Europe Recommends 2-Year Extension of Chinese Solar Tariffs

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It looks as if European Union tariffs on Chinese solar materials will last a little longer.

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In a presentation of the preliminary results of its anti-dumping and anti-subsidy investigation into the import of Chinese solar modules and photovoltaic cells into the E.U., the European Commission has proposed an extension of the current tariffs on Chinese solar panel raw materials for two more years once the current tariffs expire in March.

Based on confidential documents Reuters reviewed, the Commission said ending the measures would likely lead to a continuation of Chinese subsidies for the solar sector and a significant increase in dumped imports of solar cells and modules.

So, no lucrative European markets without tariffs for China, but some in the European solar industry are also blanching at a continuing lack of competition for solar projects.

SolarPower Europe president Oliver Schaefer told PV Magazine that the Commission’s recommendation to maintain the trade measures for another two years is the wrong decision, stressing that the organization will look to E.U. member nations to redress some of what it calls the “inaccuracies reported.”

“Opening ex-officio interim reviews on the minimum import price mechanism is simply tinkering at the edges of a profound issue of European-wide importance,” Schaefer said.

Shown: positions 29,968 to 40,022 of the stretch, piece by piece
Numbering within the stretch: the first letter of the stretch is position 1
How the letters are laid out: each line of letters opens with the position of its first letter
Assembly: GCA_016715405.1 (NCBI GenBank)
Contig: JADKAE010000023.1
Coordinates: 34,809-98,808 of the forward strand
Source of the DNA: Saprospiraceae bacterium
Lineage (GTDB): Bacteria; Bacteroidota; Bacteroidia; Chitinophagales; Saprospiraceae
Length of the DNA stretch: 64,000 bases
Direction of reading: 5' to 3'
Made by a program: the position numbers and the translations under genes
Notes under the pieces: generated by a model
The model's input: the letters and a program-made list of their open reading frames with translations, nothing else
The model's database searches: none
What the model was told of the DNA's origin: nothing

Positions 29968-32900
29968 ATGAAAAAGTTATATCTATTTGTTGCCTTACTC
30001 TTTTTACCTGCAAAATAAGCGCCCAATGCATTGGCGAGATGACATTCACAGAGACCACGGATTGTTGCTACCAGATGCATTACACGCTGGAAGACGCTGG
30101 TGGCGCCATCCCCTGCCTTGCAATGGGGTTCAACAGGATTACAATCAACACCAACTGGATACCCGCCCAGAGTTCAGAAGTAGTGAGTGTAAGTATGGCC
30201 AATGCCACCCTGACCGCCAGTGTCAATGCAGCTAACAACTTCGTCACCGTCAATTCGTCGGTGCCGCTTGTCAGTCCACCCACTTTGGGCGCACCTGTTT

European manufacturers of the panels, however, were all for continuing the tariffs. EU ProSun, a manufacturers’ group that includes Germany’s SolarWorld said there is no shortage of competitively priced cells and modules in Europe and that the depressed E.U. market was due to political decisions, such as to reduce payments for green energy, not the import measures.

The EC report, itself, said turning back the tariff measures would only have a limited effect on demand and that comparisons between the 50,000 people working in importing and installation and the 5,000 to 10,000 in manufacturing were not appropriate. Job gains in the former could be outweighed by losses in the latter, the report stated.

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Demand for solar panels in Europe is certainly stronger than North America right now, but both industries still rely heavily on government subsidies and prices, as a result, have stabilized at the low level we’ve observed for over three years now. The Renewables MMI was up one point this month.

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